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History matching is the most time-consuming phase in any reservoir-simulation study. As a means of accelerating reservoir simulations, a 2018 study proposed an approach in which a reservoir is treated as a combination of multiple interconnected compartments that, under a range of uncertainty, can capture the reservoir’s response during a recovery process. In this work, the authors extend that approach to represent a reservoir in a multiscale form consisting of multiple interconnected segments. To identify segments of the reservoir, spatial, temporal, and spatiotemporal unsupervised data-mining clustering techniques are used. Then, a novel nonlocal formulation for flow in porous media is presented in which the reservoir is represented by an adjacency matrix describing the neighbor and non-neighbor connections of comprising compartments.
In the complete paper, the authors present a novel methodology to model interwell connectivity in mature waterfloods and achieve an improved reservoir-energy distribution and sweep pattern to maximize production performance by adjusting injection and production strategy on the well-control level. A Drilling Advisory System (DAS) is a rig-based drilling-surveillance and -optimization platform that encourages regular drilloff tests, carefully monitors drilling performance, and provides recommendations for controllable drilling parameters to help improve the overall drilling process. This paper proposes a framework based on proxies and rejection sampling (filtering) to perform multiple history-matching runs with a manageable number of reservoir simulations.
The industry increasingly relies on forecasts from reservoir models for reservoir management and decision making. However, because forecasts from reservoir models carry large uncertainties, calibrating them as soon as data come in is crucial. The complete paper explores the use of multilevel derivative-free optimization for history matching, with model properties described using principal component analysis (PCA) -based parameterization techniques. The results of the authors’ research showed promising benefits from the use of a systematic procedure of model diagnostics, model improvement, and model-error quantification during data assimilations. A challenging problem of automated history-matching work flows is ensuring that, after applying updates to previous models, the resulting history-matched models remain consistent geologically.
This course covers introductory and advanced concepts in streamline simulation and its applications. We will review the theory of streamlines and streamtubes in multi-dimensions. Applications include slow visualization, swept volume calculations, rate allocation and pattern balancing, waterflooding management and optimization, solvent flooding, ranking geostatistical realizations, upscaling/upgridding, history matching and dynamic reservoir characterization. Discussions will include the strengths and limitations of streamline modeling compared with finite difference simulation. PC-Windows based computer programs are used to illustrate the concepts.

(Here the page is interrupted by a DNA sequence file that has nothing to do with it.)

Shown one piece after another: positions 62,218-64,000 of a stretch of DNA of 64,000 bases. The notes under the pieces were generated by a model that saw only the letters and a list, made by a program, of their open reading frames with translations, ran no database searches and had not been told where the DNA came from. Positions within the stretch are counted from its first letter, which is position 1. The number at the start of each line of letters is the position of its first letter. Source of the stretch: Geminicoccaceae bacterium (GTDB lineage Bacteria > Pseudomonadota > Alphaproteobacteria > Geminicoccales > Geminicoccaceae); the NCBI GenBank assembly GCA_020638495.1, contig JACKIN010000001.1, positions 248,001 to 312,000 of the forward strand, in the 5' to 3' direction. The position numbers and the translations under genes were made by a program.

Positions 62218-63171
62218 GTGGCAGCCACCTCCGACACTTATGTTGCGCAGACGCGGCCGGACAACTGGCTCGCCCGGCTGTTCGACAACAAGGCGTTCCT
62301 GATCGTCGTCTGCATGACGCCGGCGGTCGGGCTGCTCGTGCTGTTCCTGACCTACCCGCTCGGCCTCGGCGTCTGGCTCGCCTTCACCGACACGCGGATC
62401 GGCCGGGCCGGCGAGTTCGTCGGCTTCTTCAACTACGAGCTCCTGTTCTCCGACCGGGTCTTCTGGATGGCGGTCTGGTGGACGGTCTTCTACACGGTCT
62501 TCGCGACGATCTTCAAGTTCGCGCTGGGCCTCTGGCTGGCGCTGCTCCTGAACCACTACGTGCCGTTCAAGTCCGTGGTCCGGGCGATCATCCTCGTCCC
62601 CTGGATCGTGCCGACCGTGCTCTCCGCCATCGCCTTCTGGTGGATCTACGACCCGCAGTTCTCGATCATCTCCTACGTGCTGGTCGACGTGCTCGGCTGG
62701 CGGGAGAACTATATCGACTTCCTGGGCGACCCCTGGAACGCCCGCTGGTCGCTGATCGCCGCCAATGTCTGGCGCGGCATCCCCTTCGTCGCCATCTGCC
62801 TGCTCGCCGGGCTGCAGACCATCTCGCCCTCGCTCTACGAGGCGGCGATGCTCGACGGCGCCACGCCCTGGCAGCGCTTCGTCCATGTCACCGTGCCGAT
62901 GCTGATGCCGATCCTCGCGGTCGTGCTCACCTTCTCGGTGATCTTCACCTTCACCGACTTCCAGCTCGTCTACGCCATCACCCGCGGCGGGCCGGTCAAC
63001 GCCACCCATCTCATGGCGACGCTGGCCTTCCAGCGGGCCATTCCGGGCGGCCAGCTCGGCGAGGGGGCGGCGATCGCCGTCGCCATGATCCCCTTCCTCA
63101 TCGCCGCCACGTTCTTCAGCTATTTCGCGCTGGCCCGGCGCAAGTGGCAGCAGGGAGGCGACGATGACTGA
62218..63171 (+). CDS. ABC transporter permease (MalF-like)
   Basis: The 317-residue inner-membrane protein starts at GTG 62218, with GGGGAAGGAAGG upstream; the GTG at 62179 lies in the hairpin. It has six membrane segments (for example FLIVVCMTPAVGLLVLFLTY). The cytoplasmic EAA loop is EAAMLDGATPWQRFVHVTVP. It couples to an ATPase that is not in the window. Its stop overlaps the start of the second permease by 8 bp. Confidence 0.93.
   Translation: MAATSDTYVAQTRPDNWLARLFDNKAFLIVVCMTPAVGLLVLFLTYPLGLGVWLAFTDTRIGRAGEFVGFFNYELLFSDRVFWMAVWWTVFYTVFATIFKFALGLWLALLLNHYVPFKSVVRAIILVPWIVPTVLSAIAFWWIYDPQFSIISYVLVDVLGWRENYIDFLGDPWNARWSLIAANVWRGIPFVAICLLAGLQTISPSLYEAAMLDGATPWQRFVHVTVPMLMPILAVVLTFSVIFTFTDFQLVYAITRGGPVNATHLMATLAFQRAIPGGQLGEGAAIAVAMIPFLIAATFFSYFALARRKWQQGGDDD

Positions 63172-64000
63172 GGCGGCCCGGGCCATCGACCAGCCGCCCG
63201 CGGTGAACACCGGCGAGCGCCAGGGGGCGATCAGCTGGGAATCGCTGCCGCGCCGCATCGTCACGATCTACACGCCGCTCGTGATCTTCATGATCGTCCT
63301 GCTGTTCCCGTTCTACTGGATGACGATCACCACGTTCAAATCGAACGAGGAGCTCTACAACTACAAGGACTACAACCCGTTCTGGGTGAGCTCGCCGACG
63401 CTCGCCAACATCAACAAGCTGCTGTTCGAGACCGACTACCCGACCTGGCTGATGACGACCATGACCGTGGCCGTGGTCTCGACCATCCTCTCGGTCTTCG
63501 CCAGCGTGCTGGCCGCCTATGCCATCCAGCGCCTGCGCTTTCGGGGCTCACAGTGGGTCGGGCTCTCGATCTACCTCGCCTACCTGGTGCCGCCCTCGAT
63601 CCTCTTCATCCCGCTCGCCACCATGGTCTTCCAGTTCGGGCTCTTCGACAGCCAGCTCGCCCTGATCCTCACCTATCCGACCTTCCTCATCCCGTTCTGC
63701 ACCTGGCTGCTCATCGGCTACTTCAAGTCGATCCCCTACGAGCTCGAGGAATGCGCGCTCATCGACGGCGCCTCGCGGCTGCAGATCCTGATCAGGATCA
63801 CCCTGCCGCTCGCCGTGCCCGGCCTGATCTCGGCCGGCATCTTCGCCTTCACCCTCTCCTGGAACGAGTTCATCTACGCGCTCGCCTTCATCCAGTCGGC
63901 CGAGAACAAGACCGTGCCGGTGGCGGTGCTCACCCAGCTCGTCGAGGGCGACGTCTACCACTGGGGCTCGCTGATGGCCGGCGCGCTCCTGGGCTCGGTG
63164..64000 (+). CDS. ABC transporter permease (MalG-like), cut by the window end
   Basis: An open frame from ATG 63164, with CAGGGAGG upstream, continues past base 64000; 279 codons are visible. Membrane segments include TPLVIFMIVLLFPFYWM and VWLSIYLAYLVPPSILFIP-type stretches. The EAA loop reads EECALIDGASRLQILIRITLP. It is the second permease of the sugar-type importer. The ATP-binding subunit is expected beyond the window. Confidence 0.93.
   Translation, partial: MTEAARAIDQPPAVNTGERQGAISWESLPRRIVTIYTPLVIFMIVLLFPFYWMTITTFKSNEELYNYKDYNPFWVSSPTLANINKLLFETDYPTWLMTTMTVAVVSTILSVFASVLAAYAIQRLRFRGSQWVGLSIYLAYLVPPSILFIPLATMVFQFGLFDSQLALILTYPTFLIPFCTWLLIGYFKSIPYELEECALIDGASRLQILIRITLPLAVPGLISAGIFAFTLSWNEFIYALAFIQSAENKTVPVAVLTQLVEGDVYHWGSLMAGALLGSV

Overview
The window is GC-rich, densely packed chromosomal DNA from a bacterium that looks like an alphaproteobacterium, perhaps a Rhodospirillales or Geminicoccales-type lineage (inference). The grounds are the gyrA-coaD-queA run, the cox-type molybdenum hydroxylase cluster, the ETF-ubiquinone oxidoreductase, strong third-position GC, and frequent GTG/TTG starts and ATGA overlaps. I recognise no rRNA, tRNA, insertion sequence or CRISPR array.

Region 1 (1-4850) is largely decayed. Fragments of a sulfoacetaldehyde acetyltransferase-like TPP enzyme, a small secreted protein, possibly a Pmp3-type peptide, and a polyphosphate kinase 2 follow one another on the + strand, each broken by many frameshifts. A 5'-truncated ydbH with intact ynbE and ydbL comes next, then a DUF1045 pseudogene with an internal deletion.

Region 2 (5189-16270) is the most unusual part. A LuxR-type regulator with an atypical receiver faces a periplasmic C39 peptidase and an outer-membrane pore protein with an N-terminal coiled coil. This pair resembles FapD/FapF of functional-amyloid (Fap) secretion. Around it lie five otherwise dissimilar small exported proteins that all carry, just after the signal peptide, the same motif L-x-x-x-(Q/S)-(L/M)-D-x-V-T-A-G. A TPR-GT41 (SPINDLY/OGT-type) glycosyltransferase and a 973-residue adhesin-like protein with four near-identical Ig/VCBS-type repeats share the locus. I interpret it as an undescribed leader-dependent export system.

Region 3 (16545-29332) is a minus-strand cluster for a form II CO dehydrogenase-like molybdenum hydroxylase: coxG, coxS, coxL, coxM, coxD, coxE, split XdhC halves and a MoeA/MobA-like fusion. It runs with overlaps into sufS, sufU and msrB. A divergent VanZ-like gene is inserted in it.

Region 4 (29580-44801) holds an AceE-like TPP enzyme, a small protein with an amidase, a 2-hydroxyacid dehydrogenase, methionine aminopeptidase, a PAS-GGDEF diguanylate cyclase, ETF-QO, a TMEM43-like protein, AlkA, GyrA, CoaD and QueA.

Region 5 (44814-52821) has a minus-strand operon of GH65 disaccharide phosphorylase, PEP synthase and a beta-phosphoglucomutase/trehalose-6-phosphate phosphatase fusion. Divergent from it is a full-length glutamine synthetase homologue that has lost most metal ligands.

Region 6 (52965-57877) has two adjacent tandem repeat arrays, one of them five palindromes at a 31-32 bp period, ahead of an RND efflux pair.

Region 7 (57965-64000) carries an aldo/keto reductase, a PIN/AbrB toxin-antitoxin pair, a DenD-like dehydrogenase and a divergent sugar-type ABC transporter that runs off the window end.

Relative permeability and capillary pressure are the key parameters of the multiphase flow in a reservoir. To ensure an accurate determination of these functions in the areas of interest, the core flooding and centrifuge experiments on the relevant core samples need to be interpreted meticulously. In this work, relative permeability and capillary pressure functions are determined synchronously by history matching of multiple experiments simultaneously in order to increase the precision of results based on additional constraints coming from extra measurements. To take into account the underlying physics without making crude assumptions, the Special Core Analysis (SCAL) experiments are chosen to be simulated instead of using well know simplified analytical or semianalytical solutions. Corresponding numerical models are implemented with MRST (Lie, 2019) library. The history matching approach is based on the adjoint gradient method for the constrained optimization problem. Relative permeability and capillary pressure curves, which are the objectives of history matching, within current implementation can have a variety of representations as Corey, LET, B-Splines and NURBS. For the purpose of analyzing the influence of correlations on the history matching results in this study, the interpretation process with assumed analytical correlations is compared to history matching based on generic NURBS representation of relevant functions.
Polymer flooding offers the potential to recover more oil from reservoirs but requires significant investments which necessitate a robust analysis of economic upsides and downsides. Key uncertainties in designing a polymer flood are often reservoir geology and polymer degradation. The objective of this study is to understand the impact of geological uncertainties and history matching techniques on designing the optimal strategy and quantifying the economic risks of polymer flooding in a heterogeneous clastic reservoir.